Posted by djcaseley (85 comments )
Link Flag
nice try..
for someone who has a mental reminder to think in their name, you
sure didn't on this one...
Posted by regan2 (29 comments )
Link Flag
Lat off the backwoods folks like me
At 50, I'm only 3 years into computers, self taught, and I have better sense than this "liberal" judge. ("liberals" are not truly liberal,as defined by the dictionary). Your command of the English language needs remedial updating, there is nothing definitive in your post.
Posted by sadisynn (2 comments )
Link Flag
Lay off the backwoods folks like me
At 50, I'm only 3 years into computers, self taught, and I have better sense than this "liberal" judge. ("liberals" are not truly liberal,as defined by the dictionary). Your command of the English language needs remedial updating, there is nothing definitive in your post.
Posted by sadisynn (2 comments )
Link Flag
Spamhaus is an excellent tool
We reviewed thousands of emails marked as spam by the Spamhaus RBL before going live with the filter.

We did not find a single false positive during the testing period and have not had a single user complaint in the 3+ years we have been using Spamhaus.

IMO, anyone that finds themselves on the list most likely belongs there.
Posted by rcrusoe (1305 comments )
Reply Link Flag
NOT NEWS!?!?
a default judgement is not news. especially when it won't even be paid.
Posted by jeffhesser (102 comments )
Reply Link Flag
Spamhaus is the good guys
Their blacklist is accurate. It is possible to get added accidentally, but it is easy to get removed... "IF YOU ARE NOT A SPAMMER". Not to mention, Spamhaus does not block email; Postmaster who use the system and see it as helpful block the email. So this spammer has a lot of lawsuits to file.
Posted by umbrae (1073 comments )
Reply Link Flag
I disagree.
I've had a run in with spamhaus once. Took them a week to remove my website from their list. Now before you go calling me a spammer please know that my office sends out at the very most 60 e-mails a week. We got blacklisted because we are on a shared IP and a real spammer was on our shared IP. Sure they blocked the spammer, but they also blocked a good and many other non spammers.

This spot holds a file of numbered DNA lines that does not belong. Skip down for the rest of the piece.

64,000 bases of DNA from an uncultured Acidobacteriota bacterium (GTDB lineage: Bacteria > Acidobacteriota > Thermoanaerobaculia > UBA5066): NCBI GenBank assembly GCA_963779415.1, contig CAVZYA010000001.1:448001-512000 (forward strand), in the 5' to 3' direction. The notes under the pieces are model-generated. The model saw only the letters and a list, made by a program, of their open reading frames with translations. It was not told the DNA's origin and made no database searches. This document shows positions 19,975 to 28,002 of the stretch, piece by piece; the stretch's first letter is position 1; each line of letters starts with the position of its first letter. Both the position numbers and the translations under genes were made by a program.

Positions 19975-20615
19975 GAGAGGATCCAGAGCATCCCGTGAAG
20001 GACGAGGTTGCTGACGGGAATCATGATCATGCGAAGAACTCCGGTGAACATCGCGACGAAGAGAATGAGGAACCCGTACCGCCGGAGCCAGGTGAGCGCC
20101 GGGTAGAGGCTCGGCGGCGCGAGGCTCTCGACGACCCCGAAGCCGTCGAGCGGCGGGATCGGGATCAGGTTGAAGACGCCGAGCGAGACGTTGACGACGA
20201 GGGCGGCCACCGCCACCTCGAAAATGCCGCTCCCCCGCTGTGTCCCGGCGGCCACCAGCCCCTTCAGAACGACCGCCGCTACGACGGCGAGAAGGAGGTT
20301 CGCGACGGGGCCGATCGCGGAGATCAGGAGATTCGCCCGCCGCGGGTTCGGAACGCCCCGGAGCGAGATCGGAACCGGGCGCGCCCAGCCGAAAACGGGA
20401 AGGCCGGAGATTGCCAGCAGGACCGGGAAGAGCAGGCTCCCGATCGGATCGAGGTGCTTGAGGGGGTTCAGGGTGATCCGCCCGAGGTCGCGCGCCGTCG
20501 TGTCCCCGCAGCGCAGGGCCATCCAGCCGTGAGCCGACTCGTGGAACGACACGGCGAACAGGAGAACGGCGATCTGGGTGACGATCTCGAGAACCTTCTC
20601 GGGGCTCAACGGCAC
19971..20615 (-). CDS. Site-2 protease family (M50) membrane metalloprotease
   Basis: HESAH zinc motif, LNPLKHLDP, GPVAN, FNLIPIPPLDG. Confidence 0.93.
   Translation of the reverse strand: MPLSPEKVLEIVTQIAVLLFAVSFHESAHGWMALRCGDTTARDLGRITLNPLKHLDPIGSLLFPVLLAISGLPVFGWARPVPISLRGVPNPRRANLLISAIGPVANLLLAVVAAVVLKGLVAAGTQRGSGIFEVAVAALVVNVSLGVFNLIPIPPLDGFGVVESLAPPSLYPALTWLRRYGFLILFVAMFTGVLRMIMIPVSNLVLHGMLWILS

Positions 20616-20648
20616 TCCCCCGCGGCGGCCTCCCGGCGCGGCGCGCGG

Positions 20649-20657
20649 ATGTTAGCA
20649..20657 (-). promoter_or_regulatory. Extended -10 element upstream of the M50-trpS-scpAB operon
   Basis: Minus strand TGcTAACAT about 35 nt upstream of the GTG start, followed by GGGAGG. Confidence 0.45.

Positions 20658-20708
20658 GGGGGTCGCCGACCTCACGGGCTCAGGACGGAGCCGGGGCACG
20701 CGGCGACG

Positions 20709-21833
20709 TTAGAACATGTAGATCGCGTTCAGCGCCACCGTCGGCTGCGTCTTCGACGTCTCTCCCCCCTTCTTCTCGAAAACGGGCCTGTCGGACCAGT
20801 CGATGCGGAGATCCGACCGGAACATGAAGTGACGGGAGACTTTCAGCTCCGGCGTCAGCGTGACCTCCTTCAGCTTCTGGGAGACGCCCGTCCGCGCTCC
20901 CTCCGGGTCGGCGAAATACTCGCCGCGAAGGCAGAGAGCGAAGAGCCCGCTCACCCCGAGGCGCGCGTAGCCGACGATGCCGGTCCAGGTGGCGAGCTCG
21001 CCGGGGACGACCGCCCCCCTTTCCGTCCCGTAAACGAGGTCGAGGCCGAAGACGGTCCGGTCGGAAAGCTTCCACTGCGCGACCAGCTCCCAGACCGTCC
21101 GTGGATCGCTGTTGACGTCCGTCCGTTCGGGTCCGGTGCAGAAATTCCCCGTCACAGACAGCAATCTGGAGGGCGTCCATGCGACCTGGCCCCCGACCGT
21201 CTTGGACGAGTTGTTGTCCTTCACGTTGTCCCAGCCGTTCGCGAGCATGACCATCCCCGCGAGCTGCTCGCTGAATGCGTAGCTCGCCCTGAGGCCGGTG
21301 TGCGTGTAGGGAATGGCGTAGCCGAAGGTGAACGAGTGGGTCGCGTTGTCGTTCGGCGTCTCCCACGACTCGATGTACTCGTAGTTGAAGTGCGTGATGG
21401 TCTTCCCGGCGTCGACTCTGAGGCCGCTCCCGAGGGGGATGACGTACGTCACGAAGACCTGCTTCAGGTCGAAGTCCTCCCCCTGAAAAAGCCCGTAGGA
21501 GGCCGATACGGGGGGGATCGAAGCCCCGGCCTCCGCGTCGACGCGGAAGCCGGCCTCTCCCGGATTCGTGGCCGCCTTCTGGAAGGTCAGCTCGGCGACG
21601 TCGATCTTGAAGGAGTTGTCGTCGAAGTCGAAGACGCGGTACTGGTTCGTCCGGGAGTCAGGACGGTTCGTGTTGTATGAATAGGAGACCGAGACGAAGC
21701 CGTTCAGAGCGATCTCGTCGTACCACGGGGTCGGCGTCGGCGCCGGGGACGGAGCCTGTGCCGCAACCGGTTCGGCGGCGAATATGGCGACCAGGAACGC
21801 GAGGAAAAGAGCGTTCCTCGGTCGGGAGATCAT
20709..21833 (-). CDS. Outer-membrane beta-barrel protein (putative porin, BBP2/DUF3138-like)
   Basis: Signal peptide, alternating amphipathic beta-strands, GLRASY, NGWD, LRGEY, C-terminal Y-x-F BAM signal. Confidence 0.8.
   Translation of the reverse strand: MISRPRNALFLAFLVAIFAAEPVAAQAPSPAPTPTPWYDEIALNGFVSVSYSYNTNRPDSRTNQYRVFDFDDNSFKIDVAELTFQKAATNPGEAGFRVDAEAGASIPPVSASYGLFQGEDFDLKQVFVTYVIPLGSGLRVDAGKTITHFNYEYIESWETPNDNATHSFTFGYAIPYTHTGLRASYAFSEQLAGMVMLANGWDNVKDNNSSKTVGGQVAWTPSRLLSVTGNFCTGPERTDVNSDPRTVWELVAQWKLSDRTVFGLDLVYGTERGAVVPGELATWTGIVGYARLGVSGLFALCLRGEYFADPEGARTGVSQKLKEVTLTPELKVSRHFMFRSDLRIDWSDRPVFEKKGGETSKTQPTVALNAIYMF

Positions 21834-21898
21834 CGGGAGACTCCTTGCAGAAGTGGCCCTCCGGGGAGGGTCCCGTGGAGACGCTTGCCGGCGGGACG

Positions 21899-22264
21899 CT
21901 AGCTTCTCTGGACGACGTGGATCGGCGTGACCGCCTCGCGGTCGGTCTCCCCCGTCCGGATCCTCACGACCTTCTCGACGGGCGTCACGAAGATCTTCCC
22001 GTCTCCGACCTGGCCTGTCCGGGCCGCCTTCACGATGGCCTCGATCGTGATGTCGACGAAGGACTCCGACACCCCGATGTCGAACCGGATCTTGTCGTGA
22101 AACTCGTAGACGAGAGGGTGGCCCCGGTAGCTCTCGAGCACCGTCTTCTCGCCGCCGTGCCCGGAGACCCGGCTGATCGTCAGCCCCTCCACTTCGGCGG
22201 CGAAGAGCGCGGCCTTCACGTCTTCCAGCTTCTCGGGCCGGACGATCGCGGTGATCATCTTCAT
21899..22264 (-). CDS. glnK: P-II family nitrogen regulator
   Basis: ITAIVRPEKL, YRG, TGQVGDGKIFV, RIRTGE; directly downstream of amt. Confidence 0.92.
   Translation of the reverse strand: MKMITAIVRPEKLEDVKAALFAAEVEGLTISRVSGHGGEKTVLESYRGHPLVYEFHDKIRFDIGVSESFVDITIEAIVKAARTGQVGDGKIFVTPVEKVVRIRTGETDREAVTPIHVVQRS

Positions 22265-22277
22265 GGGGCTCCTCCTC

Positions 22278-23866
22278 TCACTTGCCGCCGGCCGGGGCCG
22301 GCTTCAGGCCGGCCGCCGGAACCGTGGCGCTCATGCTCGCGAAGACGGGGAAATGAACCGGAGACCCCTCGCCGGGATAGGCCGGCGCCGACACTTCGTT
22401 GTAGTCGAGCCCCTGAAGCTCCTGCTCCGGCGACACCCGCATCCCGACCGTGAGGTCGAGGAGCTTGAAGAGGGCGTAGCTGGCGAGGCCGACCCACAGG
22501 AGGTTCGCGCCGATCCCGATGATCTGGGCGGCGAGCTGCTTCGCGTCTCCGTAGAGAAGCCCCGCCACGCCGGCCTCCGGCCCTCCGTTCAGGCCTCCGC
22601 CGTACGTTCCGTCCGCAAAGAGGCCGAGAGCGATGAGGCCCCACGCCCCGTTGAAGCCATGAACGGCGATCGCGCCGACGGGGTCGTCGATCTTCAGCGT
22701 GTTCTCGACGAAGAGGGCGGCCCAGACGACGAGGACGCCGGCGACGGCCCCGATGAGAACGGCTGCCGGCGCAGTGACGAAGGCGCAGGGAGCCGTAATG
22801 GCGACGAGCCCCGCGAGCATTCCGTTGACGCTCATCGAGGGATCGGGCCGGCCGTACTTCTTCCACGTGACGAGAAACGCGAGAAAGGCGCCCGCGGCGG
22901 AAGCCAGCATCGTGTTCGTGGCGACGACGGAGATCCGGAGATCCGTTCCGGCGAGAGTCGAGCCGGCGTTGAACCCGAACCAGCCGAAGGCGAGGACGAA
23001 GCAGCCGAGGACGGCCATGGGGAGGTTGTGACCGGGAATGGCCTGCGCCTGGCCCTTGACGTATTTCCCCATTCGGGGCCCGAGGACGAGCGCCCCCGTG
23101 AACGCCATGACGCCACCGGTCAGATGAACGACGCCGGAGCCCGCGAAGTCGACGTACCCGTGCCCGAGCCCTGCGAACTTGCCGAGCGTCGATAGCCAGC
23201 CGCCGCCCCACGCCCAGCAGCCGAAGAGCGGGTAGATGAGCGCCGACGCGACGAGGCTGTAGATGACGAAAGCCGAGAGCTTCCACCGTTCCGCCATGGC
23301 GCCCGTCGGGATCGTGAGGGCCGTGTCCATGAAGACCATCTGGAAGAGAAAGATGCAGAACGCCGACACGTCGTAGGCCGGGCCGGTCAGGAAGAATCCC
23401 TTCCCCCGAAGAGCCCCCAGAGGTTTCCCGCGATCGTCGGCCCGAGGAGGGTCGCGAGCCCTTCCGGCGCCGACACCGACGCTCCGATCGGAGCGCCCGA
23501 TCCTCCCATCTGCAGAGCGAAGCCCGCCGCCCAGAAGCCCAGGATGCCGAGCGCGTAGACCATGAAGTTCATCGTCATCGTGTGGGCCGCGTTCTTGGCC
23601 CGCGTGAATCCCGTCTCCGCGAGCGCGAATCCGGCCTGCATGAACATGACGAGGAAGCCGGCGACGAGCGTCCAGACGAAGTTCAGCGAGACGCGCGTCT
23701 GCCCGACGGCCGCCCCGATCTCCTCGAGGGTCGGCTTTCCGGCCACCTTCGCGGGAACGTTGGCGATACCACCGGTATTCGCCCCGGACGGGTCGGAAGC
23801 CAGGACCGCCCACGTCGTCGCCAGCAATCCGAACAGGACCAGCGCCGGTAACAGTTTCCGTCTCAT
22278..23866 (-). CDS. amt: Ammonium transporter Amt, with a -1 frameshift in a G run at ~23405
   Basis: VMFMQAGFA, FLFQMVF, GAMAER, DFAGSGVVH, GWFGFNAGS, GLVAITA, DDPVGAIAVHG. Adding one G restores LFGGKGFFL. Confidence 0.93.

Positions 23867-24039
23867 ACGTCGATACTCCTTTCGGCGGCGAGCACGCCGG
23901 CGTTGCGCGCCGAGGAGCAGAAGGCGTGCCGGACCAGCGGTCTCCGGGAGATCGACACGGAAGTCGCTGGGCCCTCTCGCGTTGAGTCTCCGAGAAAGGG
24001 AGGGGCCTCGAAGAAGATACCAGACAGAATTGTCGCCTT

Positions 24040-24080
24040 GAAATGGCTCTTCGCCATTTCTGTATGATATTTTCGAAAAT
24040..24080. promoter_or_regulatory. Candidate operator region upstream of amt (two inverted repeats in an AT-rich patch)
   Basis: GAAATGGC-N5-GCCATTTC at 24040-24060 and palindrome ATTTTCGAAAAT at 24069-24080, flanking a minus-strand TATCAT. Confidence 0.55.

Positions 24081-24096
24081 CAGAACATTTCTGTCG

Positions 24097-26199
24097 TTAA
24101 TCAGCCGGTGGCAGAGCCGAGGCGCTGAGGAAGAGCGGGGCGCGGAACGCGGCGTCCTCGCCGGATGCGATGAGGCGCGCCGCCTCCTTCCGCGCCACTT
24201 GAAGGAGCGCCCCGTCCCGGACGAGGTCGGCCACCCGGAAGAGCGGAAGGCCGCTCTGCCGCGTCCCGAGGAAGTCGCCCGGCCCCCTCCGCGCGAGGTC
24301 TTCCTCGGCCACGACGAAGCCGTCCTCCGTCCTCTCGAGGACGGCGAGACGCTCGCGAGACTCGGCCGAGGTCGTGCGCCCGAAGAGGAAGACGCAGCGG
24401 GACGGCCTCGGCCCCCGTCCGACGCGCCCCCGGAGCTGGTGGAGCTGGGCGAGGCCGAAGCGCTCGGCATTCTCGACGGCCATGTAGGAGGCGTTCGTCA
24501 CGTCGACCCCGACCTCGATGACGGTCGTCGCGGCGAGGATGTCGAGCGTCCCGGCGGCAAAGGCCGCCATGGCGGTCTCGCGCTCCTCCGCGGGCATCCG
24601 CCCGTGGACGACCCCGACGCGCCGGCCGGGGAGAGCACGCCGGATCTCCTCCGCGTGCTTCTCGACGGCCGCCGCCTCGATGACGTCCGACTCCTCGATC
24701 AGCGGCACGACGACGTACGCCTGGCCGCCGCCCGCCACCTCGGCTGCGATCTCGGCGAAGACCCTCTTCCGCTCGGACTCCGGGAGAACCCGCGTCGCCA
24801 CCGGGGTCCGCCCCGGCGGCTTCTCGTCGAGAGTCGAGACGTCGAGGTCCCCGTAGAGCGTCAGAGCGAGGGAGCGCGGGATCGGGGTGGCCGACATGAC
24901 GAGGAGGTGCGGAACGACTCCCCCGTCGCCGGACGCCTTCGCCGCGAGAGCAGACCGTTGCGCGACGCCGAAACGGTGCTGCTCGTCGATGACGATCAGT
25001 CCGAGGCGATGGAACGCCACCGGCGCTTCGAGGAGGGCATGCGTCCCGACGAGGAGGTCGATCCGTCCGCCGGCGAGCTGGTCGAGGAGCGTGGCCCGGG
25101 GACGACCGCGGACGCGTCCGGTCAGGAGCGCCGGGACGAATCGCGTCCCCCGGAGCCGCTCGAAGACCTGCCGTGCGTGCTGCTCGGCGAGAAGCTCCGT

I don't agree with blacklist. I don't think they are effective in actually fighting spam. I think companies like spamhaus are reckless in how they create their blacklist. I think they abuse that power. I think they all should be sued out of existance.

Unfortunatly that's not going to happen. What all e-mail systems need is a better e-mail system. Blacklist just don't cut the mustard. Sure they may block a few spammer, but how many non spammers do they block (and yes I know they don't "block" anybody). That's just my opinion and I know it goes against the popular norm.
Posted by System Tyrant (1453 comments )
Link Flag
This can benefit spamhaus
What better way to prove spamhaus's effectivness than a frivilous lawsuit by a spammer that has no legal effect... and then getting the story plastered on news sites. It looks to me like spamhous is doing a good job on their blacklist if spammers have to resort to threatening worthless lawsuits.
Yea for the good guys!
Posted by Seaspray0 (9714 comments )
Reply Link Flag
Yup
This spammer is now in everybody blocklist. Block on sight... Proves the old rule again: spammers are stupid...
Posted by JoeF2 (1306 comments )
Link Flag
Spamhaus Internet terrorists.
Spamhaus Internet terrorists.

Becoming what you oppose
Editorial by Dave Hayes

Many folks have asked me why I stopped "contributing" to the everlasting debates in NANA (news.admin.net-abuse.*). I generally respond with something along the lines of "I don't wish to become that which I oppose". Indeed, recently I've "plonked" several entities (among them the terrorists known as "spamhaus" and "spews") simply because I no longer wish to beat my head against the stone wall of ignorance.